The effects of the spontaneous ingestion of particular foods or beverages on the meal pattern and overall nutrient intake of humans

Physiol Behav. 1993 Jun;53(6):1133-44. doi: 10.1016/0031-9384(93)90370-u.


The influence of the ingestion of particular beverages and foods on the overall nutrient intakes and meal patterns of humans was investigated by paying 323 adults to maintain 7-day diaries of everything they ingested, time of ingestion, and subjective and social conditions. Ingestion of noncaloric beverages, diet sodas, and coffee or tea, were associated with low overall intakes but were not found to influence the amount eaten over the course of the day or in individual meals. Fifteen different caloric containing drink or food types were found, in general, to add to the total calories ingested in meals or over the day without displacing calories ingested in other forms. The results indicate that individual foods or beverages are ingested independent of other constituents and that intake within meals or over the entire day is elastic and readily influenced by nonregulatory factors.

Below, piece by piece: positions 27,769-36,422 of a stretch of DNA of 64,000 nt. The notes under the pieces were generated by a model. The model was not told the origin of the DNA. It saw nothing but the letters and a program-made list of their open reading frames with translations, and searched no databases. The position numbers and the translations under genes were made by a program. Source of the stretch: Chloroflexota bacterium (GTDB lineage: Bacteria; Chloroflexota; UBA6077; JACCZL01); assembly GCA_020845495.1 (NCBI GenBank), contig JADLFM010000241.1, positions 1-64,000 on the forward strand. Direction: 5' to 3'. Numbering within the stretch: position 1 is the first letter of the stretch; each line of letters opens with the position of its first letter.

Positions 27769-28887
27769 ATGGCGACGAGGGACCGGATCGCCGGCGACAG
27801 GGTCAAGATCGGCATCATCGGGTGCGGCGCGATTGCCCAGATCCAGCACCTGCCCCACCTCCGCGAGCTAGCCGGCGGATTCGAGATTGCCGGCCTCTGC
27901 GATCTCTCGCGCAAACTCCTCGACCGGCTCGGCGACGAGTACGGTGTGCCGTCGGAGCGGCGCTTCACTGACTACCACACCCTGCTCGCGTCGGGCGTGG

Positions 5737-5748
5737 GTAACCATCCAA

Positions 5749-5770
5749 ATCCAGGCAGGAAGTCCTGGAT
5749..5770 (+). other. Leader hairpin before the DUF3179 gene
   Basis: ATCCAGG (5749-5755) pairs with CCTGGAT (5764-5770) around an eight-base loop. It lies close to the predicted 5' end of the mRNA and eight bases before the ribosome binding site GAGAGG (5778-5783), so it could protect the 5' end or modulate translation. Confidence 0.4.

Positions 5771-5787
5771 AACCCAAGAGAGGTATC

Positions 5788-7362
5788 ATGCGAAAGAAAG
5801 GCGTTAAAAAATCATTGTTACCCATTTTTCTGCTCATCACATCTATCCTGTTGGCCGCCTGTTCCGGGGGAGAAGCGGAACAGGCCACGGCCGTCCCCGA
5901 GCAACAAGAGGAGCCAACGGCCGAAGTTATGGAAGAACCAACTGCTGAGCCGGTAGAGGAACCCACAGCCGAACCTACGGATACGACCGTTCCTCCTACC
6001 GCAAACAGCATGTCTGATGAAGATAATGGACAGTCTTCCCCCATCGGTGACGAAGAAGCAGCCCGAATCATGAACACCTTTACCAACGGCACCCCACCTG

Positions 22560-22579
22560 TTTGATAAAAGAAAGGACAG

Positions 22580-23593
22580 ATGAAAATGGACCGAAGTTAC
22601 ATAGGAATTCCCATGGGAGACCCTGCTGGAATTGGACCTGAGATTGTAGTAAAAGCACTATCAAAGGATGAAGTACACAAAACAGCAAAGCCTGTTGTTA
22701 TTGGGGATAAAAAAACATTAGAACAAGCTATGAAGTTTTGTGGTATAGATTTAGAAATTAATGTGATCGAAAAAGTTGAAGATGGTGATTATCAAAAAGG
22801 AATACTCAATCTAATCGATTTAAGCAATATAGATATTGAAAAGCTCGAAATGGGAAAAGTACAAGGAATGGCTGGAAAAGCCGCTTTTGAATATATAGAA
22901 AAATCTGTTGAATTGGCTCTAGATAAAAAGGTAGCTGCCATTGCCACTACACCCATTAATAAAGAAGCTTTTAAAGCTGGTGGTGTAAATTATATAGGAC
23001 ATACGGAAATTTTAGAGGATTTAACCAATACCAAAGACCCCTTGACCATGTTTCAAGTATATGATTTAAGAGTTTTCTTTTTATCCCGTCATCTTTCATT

Publication types

  • Research Support, Non-U.S. Gov't
  • Research Support, U.S. Gov't, P.H.S.

MeSH terms

  • Adolescent
  • Adult
  • Aged
  • Alcohol Drinking / psychology
  • Beverages
  • Dietary Carbohydrates / administration & dosage
  • Dietary Fats / administration & dosage
  • Dietary Proteins / administration & dosage
  • Drinking*
  • Eating*
  • Energy Intake
  • Female
  • Food Preferences / psychology*
  • Humans
  • Hunger
  • Male
  • Middle Aged
  • Nutritional Requirements
  • Nutritive Value*
  • Satiety Response*
  • Thirst


  • Dietary Carbohydrates
  • Dietary Fats
  • Dietary Proteins